The Ford F-150 pickup had a very good December — and a nice 2012, as Detroit carmakers saw sales of pickups recover. But Japanese carmakers also fared well.
All the major automakers who sell vehicles in the United States have reported December sales and there are two main storylines:
•Trucks are back
•The Japanese are, too
Let's tackle the second one first. After the earthquake and tsunami of 2011, Toyota and Honda lost significant market share in the U.S., where both had thrived up to that point. The catastrophes severely disrupted the global automotive supply chain. Although both companies operate plants in the U.S., they weren't able to built enough vehicles to meet rising demand.
Nissan fared better, largely because its supply chains are less concentrated in Japan.
General Motors reclaimed the top spot in U.S. market share, and Ford was able to surge past Honda, which was entering something of an identity crisis as U.S. consumers fell out of love with the Accord and Civic sedans they had reliably purchased for years.
Bill Pugliano/Getty Images
Signs stand in front of the General Motors world headquarters in Detroit, Michigan. The U.S. Treasury will sell its remaining stake in the company over the next year or so.
The day has finally arrived. The U.S. Treasury will sell off its stake in General Motors, the automaker that, along with Chrysler, was bailed out in 2009 before it declared bankruptcy and returned to the public markets via a massive $20 billion IPO in 2010.
The government put $50 million into GM and has gotten back about $30 billion. That figure includes a pre-loaded GM buyback of 200 million of its own shares from the Treasury at $27.50 a pop, a modest premium on Tuesday's closing price that amounts to $5.5 billion.
The remaining $2o billion (more or less) and the government's 300 remaining shares will be dealt with in slow motion fashion over the next 15 months, to avert a big dump of shares on the market. To make back the $20 billion, GM's stock price would have to rise to $72, a highly unlikely event. So the Treasury is admitting that it will "lose" money on the deal.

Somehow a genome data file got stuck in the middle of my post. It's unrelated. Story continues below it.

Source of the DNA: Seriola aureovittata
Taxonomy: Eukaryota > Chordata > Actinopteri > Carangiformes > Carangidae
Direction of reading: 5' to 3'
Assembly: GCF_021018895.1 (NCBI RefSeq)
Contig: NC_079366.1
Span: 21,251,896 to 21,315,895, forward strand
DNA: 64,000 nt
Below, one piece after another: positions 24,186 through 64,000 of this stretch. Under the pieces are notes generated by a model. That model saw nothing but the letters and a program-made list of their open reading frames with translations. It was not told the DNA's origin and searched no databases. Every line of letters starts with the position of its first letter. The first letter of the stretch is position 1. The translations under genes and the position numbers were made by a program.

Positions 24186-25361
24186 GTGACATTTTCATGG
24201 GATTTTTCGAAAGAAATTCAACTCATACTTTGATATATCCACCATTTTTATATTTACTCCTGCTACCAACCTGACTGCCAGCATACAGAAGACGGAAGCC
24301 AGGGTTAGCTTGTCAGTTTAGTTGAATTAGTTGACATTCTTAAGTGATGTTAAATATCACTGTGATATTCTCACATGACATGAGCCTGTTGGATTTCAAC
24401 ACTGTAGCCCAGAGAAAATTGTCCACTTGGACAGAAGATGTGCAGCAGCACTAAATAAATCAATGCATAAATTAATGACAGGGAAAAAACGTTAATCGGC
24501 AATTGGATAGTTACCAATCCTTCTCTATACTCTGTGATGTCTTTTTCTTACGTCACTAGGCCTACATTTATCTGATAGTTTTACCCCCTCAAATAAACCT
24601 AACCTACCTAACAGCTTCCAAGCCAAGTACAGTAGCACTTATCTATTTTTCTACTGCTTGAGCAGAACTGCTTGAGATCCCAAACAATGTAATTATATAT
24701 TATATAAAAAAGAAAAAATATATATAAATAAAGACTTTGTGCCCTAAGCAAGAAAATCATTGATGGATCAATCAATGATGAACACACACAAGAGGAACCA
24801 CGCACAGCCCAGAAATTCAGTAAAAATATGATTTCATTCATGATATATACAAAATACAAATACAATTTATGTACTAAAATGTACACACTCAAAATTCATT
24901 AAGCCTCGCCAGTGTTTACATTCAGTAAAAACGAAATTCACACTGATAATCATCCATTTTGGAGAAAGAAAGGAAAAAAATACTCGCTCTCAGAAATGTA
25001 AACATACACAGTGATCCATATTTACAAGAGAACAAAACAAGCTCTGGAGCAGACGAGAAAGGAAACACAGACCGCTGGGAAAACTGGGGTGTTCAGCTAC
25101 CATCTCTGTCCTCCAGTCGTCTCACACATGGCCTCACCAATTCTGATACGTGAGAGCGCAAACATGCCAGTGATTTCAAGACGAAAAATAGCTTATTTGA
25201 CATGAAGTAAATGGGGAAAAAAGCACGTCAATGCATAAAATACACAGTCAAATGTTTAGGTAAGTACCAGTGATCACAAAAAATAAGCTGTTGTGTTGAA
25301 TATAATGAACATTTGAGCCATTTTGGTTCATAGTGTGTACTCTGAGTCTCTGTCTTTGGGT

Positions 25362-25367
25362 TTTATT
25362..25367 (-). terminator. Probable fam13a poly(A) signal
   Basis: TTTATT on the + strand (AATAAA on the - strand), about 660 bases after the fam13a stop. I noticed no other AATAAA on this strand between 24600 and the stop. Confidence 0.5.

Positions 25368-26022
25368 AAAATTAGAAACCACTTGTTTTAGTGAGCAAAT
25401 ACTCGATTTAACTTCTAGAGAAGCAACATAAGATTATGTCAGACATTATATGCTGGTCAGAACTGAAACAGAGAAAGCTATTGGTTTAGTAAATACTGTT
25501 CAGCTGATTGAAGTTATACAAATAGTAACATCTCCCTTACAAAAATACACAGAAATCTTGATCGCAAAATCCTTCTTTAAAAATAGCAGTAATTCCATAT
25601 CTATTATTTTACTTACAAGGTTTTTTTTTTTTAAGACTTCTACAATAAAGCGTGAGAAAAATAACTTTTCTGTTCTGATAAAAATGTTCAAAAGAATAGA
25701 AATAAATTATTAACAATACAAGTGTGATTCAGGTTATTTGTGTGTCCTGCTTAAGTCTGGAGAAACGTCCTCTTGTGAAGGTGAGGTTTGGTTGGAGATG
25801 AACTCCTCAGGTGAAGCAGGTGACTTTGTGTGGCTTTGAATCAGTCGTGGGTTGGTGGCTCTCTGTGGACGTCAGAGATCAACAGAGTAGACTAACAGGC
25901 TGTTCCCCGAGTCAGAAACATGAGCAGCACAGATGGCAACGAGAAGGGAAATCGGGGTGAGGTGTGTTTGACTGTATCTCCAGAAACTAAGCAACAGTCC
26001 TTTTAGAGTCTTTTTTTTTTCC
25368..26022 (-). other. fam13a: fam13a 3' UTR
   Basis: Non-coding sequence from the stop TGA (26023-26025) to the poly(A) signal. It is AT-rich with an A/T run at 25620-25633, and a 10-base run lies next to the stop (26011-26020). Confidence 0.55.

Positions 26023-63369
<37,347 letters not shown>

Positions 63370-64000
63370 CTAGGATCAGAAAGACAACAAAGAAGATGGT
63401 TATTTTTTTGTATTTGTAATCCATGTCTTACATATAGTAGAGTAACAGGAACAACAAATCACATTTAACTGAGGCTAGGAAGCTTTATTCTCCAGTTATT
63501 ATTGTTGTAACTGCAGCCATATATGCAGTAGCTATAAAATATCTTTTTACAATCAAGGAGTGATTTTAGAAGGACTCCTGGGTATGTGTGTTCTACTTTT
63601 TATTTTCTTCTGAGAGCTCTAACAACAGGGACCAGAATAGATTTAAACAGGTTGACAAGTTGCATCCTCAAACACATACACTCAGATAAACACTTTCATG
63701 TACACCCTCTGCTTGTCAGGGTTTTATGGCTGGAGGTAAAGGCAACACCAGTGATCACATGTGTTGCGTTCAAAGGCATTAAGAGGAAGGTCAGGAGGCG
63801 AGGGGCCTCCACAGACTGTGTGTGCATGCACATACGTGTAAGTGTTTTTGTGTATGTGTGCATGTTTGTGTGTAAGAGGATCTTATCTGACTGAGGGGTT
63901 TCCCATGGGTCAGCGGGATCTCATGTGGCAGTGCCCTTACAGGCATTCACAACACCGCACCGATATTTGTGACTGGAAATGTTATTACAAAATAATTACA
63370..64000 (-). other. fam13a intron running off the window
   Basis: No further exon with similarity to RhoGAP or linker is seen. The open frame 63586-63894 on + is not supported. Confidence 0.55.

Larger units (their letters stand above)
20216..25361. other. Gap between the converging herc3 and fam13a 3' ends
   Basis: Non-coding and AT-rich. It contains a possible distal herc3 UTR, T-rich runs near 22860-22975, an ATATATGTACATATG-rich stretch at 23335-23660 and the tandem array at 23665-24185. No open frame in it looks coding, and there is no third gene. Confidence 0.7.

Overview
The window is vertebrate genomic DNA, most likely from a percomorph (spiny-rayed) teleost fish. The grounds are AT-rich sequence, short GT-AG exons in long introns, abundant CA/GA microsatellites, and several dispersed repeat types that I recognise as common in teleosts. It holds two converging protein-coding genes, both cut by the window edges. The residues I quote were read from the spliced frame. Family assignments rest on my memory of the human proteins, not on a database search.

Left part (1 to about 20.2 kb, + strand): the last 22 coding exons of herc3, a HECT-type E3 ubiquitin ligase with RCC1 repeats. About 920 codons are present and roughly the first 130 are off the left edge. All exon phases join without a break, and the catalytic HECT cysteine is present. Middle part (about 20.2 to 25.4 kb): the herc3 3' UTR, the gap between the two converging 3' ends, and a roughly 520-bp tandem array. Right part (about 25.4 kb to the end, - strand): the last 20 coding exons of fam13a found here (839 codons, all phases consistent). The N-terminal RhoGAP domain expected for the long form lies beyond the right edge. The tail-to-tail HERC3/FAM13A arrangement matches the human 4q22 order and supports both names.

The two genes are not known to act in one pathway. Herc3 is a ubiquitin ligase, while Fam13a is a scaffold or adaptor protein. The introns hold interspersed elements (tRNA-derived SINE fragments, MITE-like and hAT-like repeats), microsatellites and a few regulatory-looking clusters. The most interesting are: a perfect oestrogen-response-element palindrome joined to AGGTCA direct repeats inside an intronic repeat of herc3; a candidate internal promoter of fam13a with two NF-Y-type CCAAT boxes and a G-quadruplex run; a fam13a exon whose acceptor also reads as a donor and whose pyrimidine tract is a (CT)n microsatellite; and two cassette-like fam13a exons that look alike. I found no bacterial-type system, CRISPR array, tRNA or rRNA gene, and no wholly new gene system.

At this week's L.A. Auto Show, Jaguar-Land Rover (JLR) pulled the cover off the new F-Type for the first time in the U.S. (it had already debuted in Paris earlier this year) and unveiled the new Land Rover Range Rover, its top-of-the line SUV.
In top trim, the F-Type comes with a supercharged V8 engine that makes almost 500 horsepower and can do 0-60 in 4.2 seconds. It costs $92,000. It was also mobbed by photographers at the L.A. Auto Shows media preview days pretty much all day long.
JLR ensconsed its new Land Rover Range Rover in a shallow pool of water filled with stones, perhaps to depict the machines august stream-fording capabilities. The Range Rover is ideal for the aspiring country squire of means — and he'd better have the means, given the $83,500 price tag for the 2013 model.
Earlier Wednesday, I blogged about how the 2012 L.A. Auto Show is less about green cars and concept cars than it is about cars as rolling platforms for smartphones and apps. But that doesn't mean there aren't plenty of save-the-world and see-the-future cars in the mix (as well as one or two rides designed to frighten small animals)! It wouldn't be the L.A. Auto Show without them!
Flip through the slide show for some highlights of the good, the bad, and the high-concept.
2014 Ford Fiesta
The redesign of Ford's popular subcompact comes with an interesting new wrinkle: a 1-liter, 3-cylinder turbocharged version. That's just one more cylinder than a lot of motorcycles. The turbo — Ford calls it EcoBoost — squeezes more power of of engines that are highly fuel-efficient. The styling may be a bit too Euro-hatchback for a lot of Americans, but the trend of smaller engines delivering the same power, performance, and comfort of their larger siblings isn't just a trend a this year's auto show. It's a trend in the entire auto industry.
Bill Pugliano/Getty Images
Ford saw fairly weak year-over-years sales improvements for October but still hung into its number two spot in the ferociously competitive U.S. market.
October U.S. auto sales are in the books, as every carmaker who sells vehicles has now reported.
Some of the notables were Chrysler, with a 10.2 percent increase over last year, its best October since 2007; Volkswagen, with a 20.4 percent surge from last year; and Toyota, whose nearly 16 percent uptick year-over-year shows that the biggest Japanese automaker is poised to regain the market share it lost to General Motors and Ford after the tsunami and earthquake last year.
The real story is how tightly bunched GM, Ford, and Toyota are in terms of U.S. market share. They aren't separated by much more than a point or two: GM has about 18 percent, Ford has 15-and-a-half; and Toyota has about 14.
That's more than a third of the market right there. The remaining two-thirds is being fought over, at various price levels, by no less than 17 automakers. Okay, you can take Ferrari and Maserati out of the competition — neither marque sells more than 300 cars a month. But other companies are aiming to compete and compete vigorously, if the world's most competitive auto market.